MLB Divisional Odds: Red Sox, Yankees Co-Favorites in AL East
Paul Rutherford-USA TODAY Sports. Pictured: David Price and Giancarlo Stanton.
- Despite winning the World Series, the Red Sox are tied with the Yankees at +150 to win their division.
- The NL East is currently the tightest divisional race per the oddsmakers, with the Nationals, Phillies, Mets and Braves all between +250 and +300.
- The NL Central also has several teams gunning for the title, with the Cardinals (+225) early favorites over the Cubs (+250) and Brewers (+300).
Another sign that spring is coming? MLB division odds are here! Finally…
I was honestly expecting oddsmakers to wait for Bryce Harper and Manny Machado to sign before releasing these, but I’m happy that I’m wrong.
The past couple of years featured some hefty favorites in most divisions, but this year, there are a few that should be very close.
In fact, two divisions don’t even have a favorite with shorter than 2-1 odds.
- Yankees: +150
- Red Sox: +150
- Rays: +450
- Blue Jays: +1000
- Orioles: +2500
It’s a toss up! Though the Red Sox are coming off their World Series win, it’s tough to make them favorites to win the division given the additions the Yankees have made.
Remember, the Yankees won 100 games last season, and have added one of the best starters (James Paxton) and best relievers (Adam Ottovino) available this offseason.
So far, the Red Sox have essentially added nobody, but brought back Nathan Eovaldi and Steve Pearce, two of their World Series heroes.
- Indians: -150
- Twins: +300
- White Sox: +700
- Tigers: +1200
- Royals: +1400
As everyone expected, the AL Central is the Indians’ to lose. But, at -150, they have just a 60% implied chance of winning the division for the fourth straight time — perhaps lower than some would’ve guessed.
This Indians team is a bit different than the one you’ve seen over the past few years, though.
They’ve had a ton of roster turnover — especially for a contending team — and will heavily rely on Francisco Lindor, Jose Ramirez and their rotation to win them games.
For those expecting Cleveland to struggle, the Twins are available at +300.
Oddsmakers are still holding out some hope for the White Sox at +700, who have been in the Machado/Harper sweepstakes all winter. They won just 62 games last year and still have a well below average rotation, but could have a solid lineup with the addition of one of those superstars, as well as the emergence of rookie slugger Eloy Jimenez.
- Astros: -200
- Angels: +500
- Athletics: +500
- Mariners: +1600
- Rangers: +2000
At -200, the Astros open as the largest division favorites in the league. Last year, the Athletics gave them a bit of a scare by winning 97 games, with Seattle also having a strong showing with 89 wins, but both are expected to fall way back this year.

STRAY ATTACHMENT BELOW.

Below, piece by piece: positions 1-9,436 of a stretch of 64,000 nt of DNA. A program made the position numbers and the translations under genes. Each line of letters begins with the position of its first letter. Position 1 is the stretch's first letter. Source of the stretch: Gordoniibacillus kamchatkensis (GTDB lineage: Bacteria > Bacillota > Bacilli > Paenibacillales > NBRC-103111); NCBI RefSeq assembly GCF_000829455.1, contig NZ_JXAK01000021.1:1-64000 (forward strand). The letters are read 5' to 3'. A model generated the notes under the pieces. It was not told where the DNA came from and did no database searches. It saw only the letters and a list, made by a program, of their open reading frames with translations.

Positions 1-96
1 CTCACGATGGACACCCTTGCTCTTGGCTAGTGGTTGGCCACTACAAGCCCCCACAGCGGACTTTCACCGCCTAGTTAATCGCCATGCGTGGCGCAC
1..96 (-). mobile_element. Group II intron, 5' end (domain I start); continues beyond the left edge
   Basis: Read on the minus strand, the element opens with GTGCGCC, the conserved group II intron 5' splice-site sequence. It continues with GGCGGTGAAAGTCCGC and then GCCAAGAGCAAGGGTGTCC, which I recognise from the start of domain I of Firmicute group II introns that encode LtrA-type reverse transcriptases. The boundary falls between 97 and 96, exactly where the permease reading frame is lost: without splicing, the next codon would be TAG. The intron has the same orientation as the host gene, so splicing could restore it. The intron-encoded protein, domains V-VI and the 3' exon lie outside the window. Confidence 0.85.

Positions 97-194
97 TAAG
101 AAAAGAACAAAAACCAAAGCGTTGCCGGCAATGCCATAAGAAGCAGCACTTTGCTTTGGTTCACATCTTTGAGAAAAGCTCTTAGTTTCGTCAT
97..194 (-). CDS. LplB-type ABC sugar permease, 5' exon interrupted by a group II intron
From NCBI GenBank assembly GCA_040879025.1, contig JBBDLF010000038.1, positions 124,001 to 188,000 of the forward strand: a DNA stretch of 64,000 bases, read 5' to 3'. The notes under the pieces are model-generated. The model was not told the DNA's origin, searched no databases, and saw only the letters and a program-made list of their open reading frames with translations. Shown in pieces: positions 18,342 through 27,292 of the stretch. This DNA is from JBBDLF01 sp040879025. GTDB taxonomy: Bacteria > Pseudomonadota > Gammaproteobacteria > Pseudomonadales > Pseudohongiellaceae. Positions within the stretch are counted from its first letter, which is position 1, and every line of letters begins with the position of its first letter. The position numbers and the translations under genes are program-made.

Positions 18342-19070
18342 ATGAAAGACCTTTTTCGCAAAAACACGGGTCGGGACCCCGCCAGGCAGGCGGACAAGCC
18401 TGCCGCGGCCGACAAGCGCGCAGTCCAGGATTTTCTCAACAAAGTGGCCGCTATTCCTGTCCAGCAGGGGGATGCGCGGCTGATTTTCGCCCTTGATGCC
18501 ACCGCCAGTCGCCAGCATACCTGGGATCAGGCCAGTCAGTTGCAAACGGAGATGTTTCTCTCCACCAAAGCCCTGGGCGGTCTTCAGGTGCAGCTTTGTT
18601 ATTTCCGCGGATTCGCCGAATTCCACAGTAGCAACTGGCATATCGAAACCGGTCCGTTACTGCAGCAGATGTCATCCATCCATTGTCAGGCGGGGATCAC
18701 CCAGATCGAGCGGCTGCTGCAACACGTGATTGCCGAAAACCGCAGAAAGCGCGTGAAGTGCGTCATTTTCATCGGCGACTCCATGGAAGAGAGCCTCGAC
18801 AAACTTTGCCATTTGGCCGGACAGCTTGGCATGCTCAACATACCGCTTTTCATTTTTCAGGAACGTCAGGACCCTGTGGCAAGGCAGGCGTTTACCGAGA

Houston’s starting rotation won’t be as deep, but its offense looks as good as ever.
- Nationals: +250
- Phillies: +275
- Mets: +275
- Braves : +300
- Marlins: +2500
Here’s where things get interesting. Four contenders — all within a 3.6% implied probability of each other.
To my surprise, the Nationals have actually opened as the favorites at +250. I was personally hoping the books would overrate the expected departure of Bryce Harper and set them back behind the Phillies and Braves, but it looks like I will need the betting market to do that for me.
If the Phillies are able to land Harper or Machado, expect them to become the division favorites. In fact, they could move there just based on market activity. At these current prices, I imagine Philly will be the most popular choice of the four.
- Cardinals: +225
- Cubs: +250
- Brewers: +300
- Reds: +600
- Pirates: +700
The second tightest division features the Cardinals an inch ahead of the Cubs. St. Louis has made the biggest addition within the division by adding Paul Goldschmidt to their lineup. They hope to make the playoffs for the first time since 2015 — the longest drought they’ve had since the ’90s.
The Cubs didn’t make any major additions, but hope a healthy Kris Bryant and Yu Darvish can help them bounce back from a “disappointing” 95-win season in which they lost game No. 163 to the Brewers to fall short of the division title.
Speaking of those Brewers, oddsmakers give them the worst chance of the three at +300. Thanks to NL MVP Christian Yelich, they caught lightning in a bottle at the end of last season, but it’s tough to do that two years in a row.
Milwaukee’s starting rotation is expected to be its biggest weakness.
The Reds (+600) have made some significant veteran additions this offseason — particularly to their lineup. Since every team in the division is expected to be somewhat competitive, it’s possible the a team like the Reds could take it home without even winning 90 games.
- Dodgers: -150
- Rockies: +450
- Padres: +700
- Diamondbacks: +700
- Giants: +1000
The Dodgers needed 163 games last season, but managed to take home their division. They’re the third odds-on division favorite this year at -150.
The Rockies are expected to be their biggest competition again, but at +450, oddsmakers aren’t expecting things to be as tight as they were last year.
L.A. has had an interesting offseason thanks to Harper scuttlebutt, and have seen their World Series odds drop despite the addition of A.J. Pollock. They’ll also have Corey Seager back, but there’s some skepticism around Clayton Kershaw and Kenley Jansen, who are both coming off their worst seasons in a long time.
The Padres and Giants are in two completely different spots in terms of roster and organizational makeup, but both have been linked to the mega free agents. Even if the Giants were able to sign Harper, their odds to win the division would likely still be +500 or worse.